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You Visit Tour. Webb Lion Fountain. June 1 2017. Photo David B. Hollingsworth

A.H. Foreman’s Grandchildren Moved by Memorial at S.B. Ballard Stadium

By Harry Minium

Peggy Bartlett called a few months ago and asked if I would show her what Old Dominion University had done to honor her grandfather, A.H. Foreman, at the new S.B. Ballard Stadium.

Foreman not only secured federal funding to build a football stadium that bore his name for 82 years, he was also a founding father of the Norfolk Division of the College of William & Mary, which eventually became ODU.

That phone call led to a memorable three-hour meeting in which Wood Selig, ODU's athletic director, and I watched the grandchildren of A.H. Foreman break bread with the family that paid for a memorial to their grandfather.

They walked into the Norfolk Yacht and Country Club for lunch as strangers and walked out of S.B. Ballard Stadium hours later as friends.

First, some background: Bartlett, a retired Portsmouth school principal, and Herbert Foreman Hargroves, a Richmond businessman, are Foreman's grandchildren. A century ago, Foreman was one of the leading members of the Norfolk business community and served for many years as rector of the Board of Visitors at the College of William & Mary.

He helped lobby and win support from the Commonwealth and William & Mary to start a two-year branch in Norfolk.

In part because of his efforts, the Norfolk Division opened its doors 90 years ago this fall. ODU has since grown into a university with nearly 24,000 students and 160,000 living alumni.

Save for a short section of the brick fence behind the north end zone, the original Foreman Field was demolished in November 2018. It was replaced with a $67.5 million facility that seats nearly 22,000 people and has luxurious creature comforts.

When Bartlett called, she was under the impression that ODU had put up a plaque to honor Foreman. It was a delight to show her that ODU did much more than that, thanks to a generous donation from W. Sheppard Miller III and his wife, Gigi.

About 20 yards long, the Foreman memorial is anchored by a small brick wall in that replicates the brick of the old stadium, with an ODU logo and "Foreman Field" in all caps.

On either side is a stadium timeline with dozens of photographs, including the first Norfolk Division football team, the iconic leaping high five of Jonathan Duhart and Travis Fulgham during ODU's 2018 upset victory over Virginia Tech and Foreman being praised by Norfolk Mayor W.R.L. Taylor when the stadium opened in 1936.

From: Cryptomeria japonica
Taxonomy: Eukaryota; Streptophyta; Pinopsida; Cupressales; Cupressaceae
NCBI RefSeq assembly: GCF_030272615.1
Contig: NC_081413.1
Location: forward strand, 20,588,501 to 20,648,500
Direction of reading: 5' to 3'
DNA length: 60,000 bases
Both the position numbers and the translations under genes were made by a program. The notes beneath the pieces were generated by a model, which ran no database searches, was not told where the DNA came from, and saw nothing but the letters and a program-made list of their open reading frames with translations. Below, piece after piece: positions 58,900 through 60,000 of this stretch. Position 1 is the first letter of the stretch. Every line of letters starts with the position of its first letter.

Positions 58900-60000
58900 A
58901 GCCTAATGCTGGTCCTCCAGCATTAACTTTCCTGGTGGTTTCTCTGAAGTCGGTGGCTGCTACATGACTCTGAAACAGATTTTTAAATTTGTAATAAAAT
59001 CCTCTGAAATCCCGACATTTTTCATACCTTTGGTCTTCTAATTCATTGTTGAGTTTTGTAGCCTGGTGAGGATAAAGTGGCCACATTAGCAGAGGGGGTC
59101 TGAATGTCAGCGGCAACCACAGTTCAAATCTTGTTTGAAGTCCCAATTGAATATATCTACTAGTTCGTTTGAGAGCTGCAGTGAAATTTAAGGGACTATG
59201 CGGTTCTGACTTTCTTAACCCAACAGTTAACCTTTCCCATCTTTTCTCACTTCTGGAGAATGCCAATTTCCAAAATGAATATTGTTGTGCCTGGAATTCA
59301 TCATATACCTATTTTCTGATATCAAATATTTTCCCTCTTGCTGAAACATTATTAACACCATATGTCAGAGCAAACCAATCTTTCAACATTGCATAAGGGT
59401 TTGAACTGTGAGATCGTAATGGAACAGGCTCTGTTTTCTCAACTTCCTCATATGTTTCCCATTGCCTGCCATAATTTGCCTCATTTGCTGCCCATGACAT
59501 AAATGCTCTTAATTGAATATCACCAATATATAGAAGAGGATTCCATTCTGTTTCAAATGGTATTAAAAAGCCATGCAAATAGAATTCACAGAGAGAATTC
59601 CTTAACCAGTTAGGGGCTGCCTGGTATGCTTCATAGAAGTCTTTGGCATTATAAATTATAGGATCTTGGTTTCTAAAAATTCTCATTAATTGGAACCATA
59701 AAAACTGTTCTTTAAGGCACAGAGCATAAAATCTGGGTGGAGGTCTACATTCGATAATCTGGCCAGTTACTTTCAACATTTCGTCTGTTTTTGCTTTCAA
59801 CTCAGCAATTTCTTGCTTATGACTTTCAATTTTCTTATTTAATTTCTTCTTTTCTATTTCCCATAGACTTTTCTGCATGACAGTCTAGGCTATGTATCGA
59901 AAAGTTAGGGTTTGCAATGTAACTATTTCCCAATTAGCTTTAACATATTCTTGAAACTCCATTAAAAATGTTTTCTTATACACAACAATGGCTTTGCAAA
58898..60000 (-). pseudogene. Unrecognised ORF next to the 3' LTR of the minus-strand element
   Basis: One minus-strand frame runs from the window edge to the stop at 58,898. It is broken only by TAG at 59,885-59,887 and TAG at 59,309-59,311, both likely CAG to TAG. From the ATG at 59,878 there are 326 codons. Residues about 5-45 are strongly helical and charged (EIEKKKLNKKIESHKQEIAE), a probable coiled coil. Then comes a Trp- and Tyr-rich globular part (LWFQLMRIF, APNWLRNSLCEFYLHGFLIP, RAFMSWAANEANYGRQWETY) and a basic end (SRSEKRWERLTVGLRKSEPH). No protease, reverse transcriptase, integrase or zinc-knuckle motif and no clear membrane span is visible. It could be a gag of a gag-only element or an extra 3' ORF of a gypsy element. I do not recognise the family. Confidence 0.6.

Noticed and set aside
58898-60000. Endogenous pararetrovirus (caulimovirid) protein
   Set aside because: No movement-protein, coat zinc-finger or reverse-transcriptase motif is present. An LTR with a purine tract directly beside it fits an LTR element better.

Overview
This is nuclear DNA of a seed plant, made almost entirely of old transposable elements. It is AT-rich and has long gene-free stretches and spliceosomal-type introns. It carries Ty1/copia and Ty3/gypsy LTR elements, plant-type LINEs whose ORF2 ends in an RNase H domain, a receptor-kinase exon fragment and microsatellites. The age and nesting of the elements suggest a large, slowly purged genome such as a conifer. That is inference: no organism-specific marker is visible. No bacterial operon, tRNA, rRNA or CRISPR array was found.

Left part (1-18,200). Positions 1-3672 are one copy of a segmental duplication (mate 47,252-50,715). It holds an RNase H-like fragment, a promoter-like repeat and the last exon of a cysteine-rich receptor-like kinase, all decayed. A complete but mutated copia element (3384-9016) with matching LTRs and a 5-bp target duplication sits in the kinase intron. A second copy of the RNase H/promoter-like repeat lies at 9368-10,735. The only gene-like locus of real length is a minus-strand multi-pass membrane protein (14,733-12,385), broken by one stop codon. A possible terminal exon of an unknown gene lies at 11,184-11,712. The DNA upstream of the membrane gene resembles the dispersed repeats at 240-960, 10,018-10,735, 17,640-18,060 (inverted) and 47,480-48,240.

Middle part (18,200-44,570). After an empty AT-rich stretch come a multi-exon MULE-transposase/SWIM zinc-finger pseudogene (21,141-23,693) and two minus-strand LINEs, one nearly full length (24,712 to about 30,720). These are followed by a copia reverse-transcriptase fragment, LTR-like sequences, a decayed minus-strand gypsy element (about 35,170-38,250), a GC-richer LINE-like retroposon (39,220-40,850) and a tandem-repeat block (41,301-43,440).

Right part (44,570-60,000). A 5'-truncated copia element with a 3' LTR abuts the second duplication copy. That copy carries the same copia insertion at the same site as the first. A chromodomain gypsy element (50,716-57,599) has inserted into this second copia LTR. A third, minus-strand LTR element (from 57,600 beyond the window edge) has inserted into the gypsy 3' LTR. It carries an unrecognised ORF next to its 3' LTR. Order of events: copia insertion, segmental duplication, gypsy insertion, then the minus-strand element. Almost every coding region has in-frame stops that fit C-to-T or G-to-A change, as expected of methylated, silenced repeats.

Located just past the ticket gate on the stadium's east side facing Hampton Boulevard, the memorial did not open until late last football season.

Foreman's grandchildren were moved by the memorial.

"I did not expect all of this," Hargroves said. "This is really impressive."

Hargroves brought a scrapbook his father compiled during his career, and all four pored over faded newspaper clippings and other memorabilia during the lunch. The conversation was almost nonstop.

They talked about Foreman, the history of ODU and of so many friends and connections they shared.

"I remember thinking to myself how fortunate I was to be there at that moment and to hear the stories and the memories Peggy and Herbert were sharing with all of us," Selig said.

Shep Miller and Selig were raised in Larchmont. Both hopped the brick fence, which had broken glass imbedded on the top, to get into events at Foreman Field when they were kids. Hopping the fence was a time-honored tradition carried on by kids from Larchmont and Lamberts Point.

Members of the Miller family have lived in Larchmont for more than 100 years, so when it was time to find a donor to pay for a Foreman tribute, Jena Virga of the Old Dominion Athletic Foundation approached them first.

They agreed on the condition that they could play major roles in the design, content and photographs used.

And they did their research.

"I knew Mr. Foreman was important to the stadium. I knew he had gotten money from the federal government," Shep said. "But I didn't understand what he meant to the school.

"Without Mr. Foreman, there might now not be an Old Dominion University. And that's much more profound, frankly, than the stadium. The stadium was merely a symbol of what he did to help found the Norfolk Division."

Bartlett and Hargroves loved the timeline but Gigi Miller lamented the history that was left out.

"There's a lot there, but there's so much more," she said. "You couldn't put it all there. There's just too much."

While all six of us around the table were saddened to see the old stadium come down, everyone agreed it had to be done.

Hargrove said the memorial "shows more to the current general public (about Foreman) than they would have known otherwise. That's the best part about it."

"I want to thank you," Bartlett told the Millers. "What you've done to honor my grandfather was admirable. He was a very unassuming man and he never wanted attention. But this is quite a tribute."

As they left the stadium, Shep Miller looked back at the memorial.

"I think Mr. Foreman would be pleased," he said.

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